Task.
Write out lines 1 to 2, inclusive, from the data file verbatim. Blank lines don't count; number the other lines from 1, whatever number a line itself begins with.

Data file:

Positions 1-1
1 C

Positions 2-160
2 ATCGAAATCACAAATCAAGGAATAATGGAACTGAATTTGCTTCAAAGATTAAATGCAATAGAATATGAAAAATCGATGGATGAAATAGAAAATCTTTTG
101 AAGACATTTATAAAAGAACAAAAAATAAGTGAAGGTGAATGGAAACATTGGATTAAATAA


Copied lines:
Positions 1-1
1 C